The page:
• 44 Salas C. Tapia RA. Ciudad K. Armstrong V. Orellana M. Kemmerling U. Ferreira J. Maya JD. Morello A. Bioorg. Med. Chem. 2008; 16: 668
  • 45 Ogata T. Yoshida T. Shimizu M. Tanaka M. Fukuhara C. Ishii J. Nishiuchi A. Inamoto K. Kimachi T. Tetrahedron 2016; 72: 1423
  • 46 Ferreira SB. Rodrigues da Rocha D. Carneiro JW. M. Santos WC. Ferreira VF. Synlett 2011; 1551
  • 47 Ramachary DB. Kishor M. Org. Biomol. Chem. 2010; 8: 2859
  • 48 Hooker SC. J. Org. Chem. 1936; 58: 1174
  • 49 Roushdi IM. Mikhail AA. Chaaban I. Pharmazie 1976; 31: 406
  • 50 Kobayashi K. Matsunaga A. Mano M. Morikawa O. Konishi H. Heterocycles 2002; 57: 1915

  • References

  • 1 Tandon VK. Kumar S. Expert Opin. Ther. Pat. 2013; 23: 1087
  • 2 Klotz LO. Hou X. Jacob C. Molecules 2014; 19: 14902
  • 3 Salas CO. Faundez M. Morello A. Maya JD. Tapia RA. Curr. Med. Chem. 2011; 18: 144
  • 4 Kumagai Y. Shinkai Y. Miura T. Cho AK. Annu. Rev. Pharmacol. Toxicol. 2012; 52: 221
  • 5 Ogata T. Yoshida T. Shimizu M. Tanaka M. Fukuhara C. Ishii J. Nishiuchi A. Inamoto K. Kimachi T. Tetrahedron 2016; 72: 1423
  • 6 Fiorito S. Epifano F. Bruyère C. Mathieu V. Kiss R. Genovese SS. Bioorg. Med. Chem. Lett. 2014; 24: 454
  • 7 Lu X. Altharawi A. Gut J. Rosenthal PJ. Long TE. ACS Med. Chem. Lett. 2012; 3: 1029
  • 8 Shaabani S. Naimi-Jamal RM. Ali MalekiA. Dyes Pigm. 2015; 122: 46
  • 9 Salas CO. Reboredo FJ. Estévez JC. Tapia RA. Estévez RJ. Synlett 2009; 3107
  • 10 Cruces J. Martinez E. Treus M. Martinez LA. Estévez JC. Estévez RJ. Castedo L. Tetrahedron 2002; 58: 3015
  • 11 Martinez A. Fernández M. Estévez JC. Estévez RJ. Castedo L. Tetrahedron 2005; 61: 1353
  • 12 Lee YR. Kim BS. Synth. Commun. 2003; 33: 4123
  • 13 Qabaja G. Perchellet EM. Perchellet J.-P. Jones GB. Tetrahedron Lett. 2000; 41: 3007
  • 14 Qabaja G. Jones GB. J. Org. Chem. 2000; 65: 7187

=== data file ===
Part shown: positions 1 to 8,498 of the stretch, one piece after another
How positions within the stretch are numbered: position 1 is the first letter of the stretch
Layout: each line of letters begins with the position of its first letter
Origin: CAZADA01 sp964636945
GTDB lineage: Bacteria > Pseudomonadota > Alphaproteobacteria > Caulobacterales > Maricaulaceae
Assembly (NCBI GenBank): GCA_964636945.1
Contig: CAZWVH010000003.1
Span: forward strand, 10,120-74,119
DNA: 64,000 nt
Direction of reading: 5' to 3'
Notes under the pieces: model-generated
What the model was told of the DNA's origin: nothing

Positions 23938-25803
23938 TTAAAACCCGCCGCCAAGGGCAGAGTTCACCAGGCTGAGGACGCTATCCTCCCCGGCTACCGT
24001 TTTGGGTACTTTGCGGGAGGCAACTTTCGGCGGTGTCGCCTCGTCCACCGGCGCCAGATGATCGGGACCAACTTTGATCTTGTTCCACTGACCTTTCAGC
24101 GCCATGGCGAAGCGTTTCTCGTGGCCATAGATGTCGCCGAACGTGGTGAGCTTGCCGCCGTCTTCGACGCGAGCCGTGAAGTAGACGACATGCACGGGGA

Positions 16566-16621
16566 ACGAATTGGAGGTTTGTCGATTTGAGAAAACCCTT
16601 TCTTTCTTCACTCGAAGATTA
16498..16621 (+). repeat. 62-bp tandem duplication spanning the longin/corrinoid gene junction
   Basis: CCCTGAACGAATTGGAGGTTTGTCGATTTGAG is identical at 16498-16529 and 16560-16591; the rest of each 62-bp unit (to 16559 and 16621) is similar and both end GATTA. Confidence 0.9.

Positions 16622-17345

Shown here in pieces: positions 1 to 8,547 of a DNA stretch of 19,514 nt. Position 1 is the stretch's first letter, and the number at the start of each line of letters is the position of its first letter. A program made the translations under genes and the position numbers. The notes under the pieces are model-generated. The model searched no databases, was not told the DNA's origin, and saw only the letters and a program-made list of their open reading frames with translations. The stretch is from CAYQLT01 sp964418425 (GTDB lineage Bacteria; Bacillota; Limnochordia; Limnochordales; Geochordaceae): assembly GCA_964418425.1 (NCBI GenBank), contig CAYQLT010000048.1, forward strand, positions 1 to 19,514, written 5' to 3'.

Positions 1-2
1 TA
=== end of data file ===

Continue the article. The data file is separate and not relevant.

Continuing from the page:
• 15 Poljakova J. Eckschlager T. Hrabeta J. Hrebackova J. Smutny S. Frei E. Martinek V. Kizek R. Stiborova M. Biochem. Pharmacol. 2009; 77: 1466
  • 16 Moody DL. Dyba M. Kosakowska-Cholody T. Tarasova NI. Michejda CJ. Bioorg. Med. Chem. Lett. 2007; 17: 2380
  • 17 Louvis AR. Silva NA. A. Semaan FS. Silva FC. Saramago G. Souza LC. S. V. Ferreira BL. A. Castro HC. Salles JP. Souza AL. A. Faria RX. Ferreira VF. Martins DL. New J. Chem. 2016; 40: 7643
  • 18 Svoboda GH. Poore GA. Montfort ML. J. Pharm. Sci. 1968; 57: 1720
  • 19 Sehgal SN. Czerkawski H. Kudelski A. Pandev K. Saucier R. Vezina C. J. Antibiot. 1983; 36: 355
  • 20 Findlay JA. Liu JS. Radics L. Rakhit S. Can. J. Chem. 1981; 59: 3018
  • 21 Findlay JA. Liu JS. Radics L. Can. J. Chem. 1983; 61: 323
  • 22 Cheng CC. Ellie GP. West GB. Structural Aspects of Antineoplastic Agents-A New Approach . Elsevier; Amsterdam: 1988. 25 p. 35-83
  • 23 Chang HX. Chou TC. Savaraj N. Liu LF. Yu C. Cheng CC. J. Med. Chem. 1999; 42: 405
  • 24 Rhee H.-K. Kwon Y. Chung H.-J. Lee SK. Choo H.-YP. Bull. Korean Chem. Soc. 2011; 32: 2391
  • 25 Asche C. Frank W. Albert A. Kucklaender U. Bioorg. Med. Chem. 2005; 13: 819
  • 26 Cruces J. Estévez JC. Castedo L. Estévez RJ. Tetrahedron Lett. 2001; 42: 4825